Dozens of Boston University Student Government representatives and organization leaders met to voice their concerns with BU’s administration at the George Sherman Union Back Court Tuesday.
Students who attended a Thursday Student Leaders Dinner, intended as a forum for student organizations to speak with University President Robert Brown, said Brown inadequately addressed or cut off their questions, and did not address issues students leaders raised with the seriousness they deserved.
“The validity of our student voice has been questioned,” said Student Body President Dexter McCoy.
McCoy, a College of Communication senior, said he called Tuesday’s meeting to get feedback from students about Thursday’s events.
During the 75-minute meeting, attendees criticized Brown and other university officials for their responses to concerns raised at Thursday’s dinner as well as in other interactions with the administration.
Several students referred to a “communication gap” between students and administrators.
McCoy said Dean of Students Kenneth Elmore recently rebuffed an offer to meet with BUSG members, yet invited other student leaders to meet with him in small groups.
Elmore, who was not present at the town hall meeting, said he is meeting with student leaders to address any issues they may be encountering.
“I want to check in with club and organization presidents, do some listening sessions, and say, ‘talk to me about your concerns with the Student Activities Office,’” Elmore said in a separate interview.
After Thursday’s student leaders dinner, Elmore said he has been working to communicate information with some students who voiced concerns.
“We have followed up with a couple of other students in terms of things that they needed or in some cases some troubleshooting they needed to have done about a variety of issues,” he said.
Richa Kaul, BUSG’s executive vice president, said Tuesday’s meeting was necessary.
“I think that right now, when we still have that passion after Thursday night’s dinner, it was easy to harness that passion and actually come together to be in one group and talk about the same thing,” said Kaul, a sophomore double majoring in BU’s College of Arts and Sciences and School of Management.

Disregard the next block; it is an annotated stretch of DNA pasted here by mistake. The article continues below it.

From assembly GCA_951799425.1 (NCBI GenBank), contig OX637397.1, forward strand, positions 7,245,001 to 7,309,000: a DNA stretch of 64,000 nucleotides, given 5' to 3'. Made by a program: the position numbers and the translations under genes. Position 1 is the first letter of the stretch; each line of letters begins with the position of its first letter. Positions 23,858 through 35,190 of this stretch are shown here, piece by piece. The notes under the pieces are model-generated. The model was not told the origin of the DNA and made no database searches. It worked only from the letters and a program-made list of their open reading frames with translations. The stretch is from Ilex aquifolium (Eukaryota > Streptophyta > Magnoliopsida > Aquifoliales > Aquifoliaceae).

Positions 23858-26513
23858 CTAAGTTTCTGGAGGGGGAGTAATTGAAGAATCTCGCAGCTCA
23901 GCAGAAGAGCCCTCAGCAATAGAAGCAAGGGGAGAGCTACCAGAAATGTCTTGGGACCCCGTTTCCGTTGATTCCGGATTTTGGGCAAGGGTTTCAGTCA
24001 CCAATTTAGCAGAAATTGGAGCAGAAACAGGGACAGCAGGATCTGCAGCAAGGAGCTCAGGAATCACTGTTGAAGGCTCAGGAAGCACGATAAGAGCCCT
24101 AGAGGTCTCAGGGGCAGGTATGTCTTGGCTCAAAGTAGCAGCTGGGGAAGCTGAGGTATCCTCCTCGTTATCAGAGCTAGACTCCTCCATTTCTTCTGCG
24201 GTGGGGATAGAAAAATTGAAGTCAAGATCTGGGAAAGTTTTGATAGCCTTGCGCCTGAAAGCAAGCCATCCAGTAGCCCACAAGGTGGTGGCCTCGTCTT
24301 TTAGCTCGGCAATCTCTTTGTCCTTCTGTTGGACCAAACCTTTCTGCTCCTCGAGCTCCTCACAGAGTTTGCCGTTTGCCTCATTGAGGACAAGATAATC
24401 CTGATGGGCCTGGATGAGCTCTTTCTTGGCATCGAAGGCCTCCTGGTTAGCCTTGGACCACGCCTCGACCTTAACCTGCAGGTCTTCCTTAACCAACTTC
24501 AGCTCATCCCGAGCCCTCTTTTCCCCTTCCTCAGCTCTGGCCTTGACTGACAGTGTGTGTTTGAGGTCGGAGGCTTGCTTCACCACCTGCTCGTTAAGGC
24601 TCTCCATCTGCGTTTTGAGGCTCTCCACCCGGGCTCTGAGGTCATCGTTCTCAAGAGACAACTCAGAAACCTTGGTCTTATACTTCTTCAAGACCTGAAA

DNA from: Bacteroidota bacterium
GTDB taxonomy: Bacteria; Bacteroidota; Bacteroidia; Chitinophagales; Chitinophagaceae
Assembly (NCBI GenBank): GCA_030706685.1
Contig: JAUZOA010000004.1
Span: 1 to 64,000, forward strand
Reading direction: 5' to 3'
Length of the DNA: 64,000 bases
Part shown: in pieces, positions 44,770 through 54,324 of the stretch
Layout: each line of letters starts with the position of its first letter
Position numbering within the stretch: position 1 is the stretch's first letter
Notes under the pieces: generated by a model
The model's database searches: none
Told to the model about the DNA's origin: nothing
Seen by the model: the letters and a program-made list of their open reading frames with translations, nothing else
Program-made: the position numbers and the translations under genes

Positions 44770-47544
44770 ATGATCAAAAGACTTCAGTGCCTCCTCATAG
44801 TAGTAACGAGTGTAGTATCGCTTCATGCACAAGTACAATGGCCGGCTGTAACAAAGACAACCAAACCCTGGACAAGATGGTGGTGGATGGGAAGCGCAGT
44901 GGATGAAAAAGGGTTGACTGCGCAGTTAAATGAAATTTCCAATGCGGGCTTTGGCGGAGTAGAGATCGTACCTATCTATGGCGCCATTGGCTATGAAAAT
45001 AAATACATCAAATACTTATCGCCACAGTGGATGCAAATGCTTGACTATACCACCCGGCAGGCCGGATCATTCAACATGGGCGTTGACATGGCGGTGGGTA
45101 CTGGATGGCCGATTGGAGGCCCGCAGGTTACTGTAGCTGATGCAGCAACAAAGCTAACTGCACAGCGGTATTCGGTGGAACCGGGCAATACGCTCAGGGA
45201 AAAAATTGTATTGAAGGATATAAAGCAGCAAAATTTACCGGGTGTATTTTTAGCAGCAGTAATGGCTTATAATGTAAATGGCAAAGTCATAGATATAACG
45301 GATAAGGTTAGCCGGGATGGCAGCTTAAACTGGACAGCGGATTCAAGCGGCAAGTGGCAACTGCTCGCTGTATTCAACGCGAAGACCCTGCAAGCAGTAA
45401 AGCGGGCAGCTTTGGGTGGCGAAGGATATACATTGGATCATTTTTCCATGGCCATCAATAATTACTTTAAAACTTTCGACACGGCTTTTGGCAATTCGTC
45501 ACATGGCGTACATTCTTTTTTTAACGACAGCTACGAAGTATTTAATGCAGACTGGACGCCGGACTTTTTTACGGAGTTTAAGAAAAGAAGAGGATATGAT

Kaul said the conversation eventually shifted away from criticism and toward brainstorming measures to strengthen the voice of students on campus.
Student leaders said a communication gap also exists between the Student Government and the student body.
Claire Richer, a member of DivestBU, an organization dedicated to encouraging BU’s divestment from unsustainable practices, said while Student Government voted in favor of her group’s causes, the support has not yet translated into any action.
“We brought divestment up to them as an issue last year, and they voted on it,” Richer, a CAS junior, said. “Other than that, we haven’t had too much contact with them.”
Richer said SG could improve student relations by placing a larger emphasis on networking.
“If you can get people to network, and people who normally don’t talk to talk, and come out to other clubs’ big events, that’s huge,” she said.
McCoy and Kaul said they plan to resolve criticism aimed at SG in the future, along with the other administrative issues discussed at the meeting.
“The best way we can do this is by hearing it firsthand like we just did, from people who are outside of student government,” Kaul said. “I welcome students to come to us with things they care about. We try our best, and we will try harder, to make sure we do as much outreach to the student body as possible.”
Students can voice their concerns at the Student Government Office located at 775 Commonwealth Ave., or via SG’s Twitter account, Kaul said.
Kaul said she and her colleagues intend to “work in parallel,” tackling both their own problems with effectively communicating with students while implementing policies designed to demonstrate to the administration the strength and value of BU students.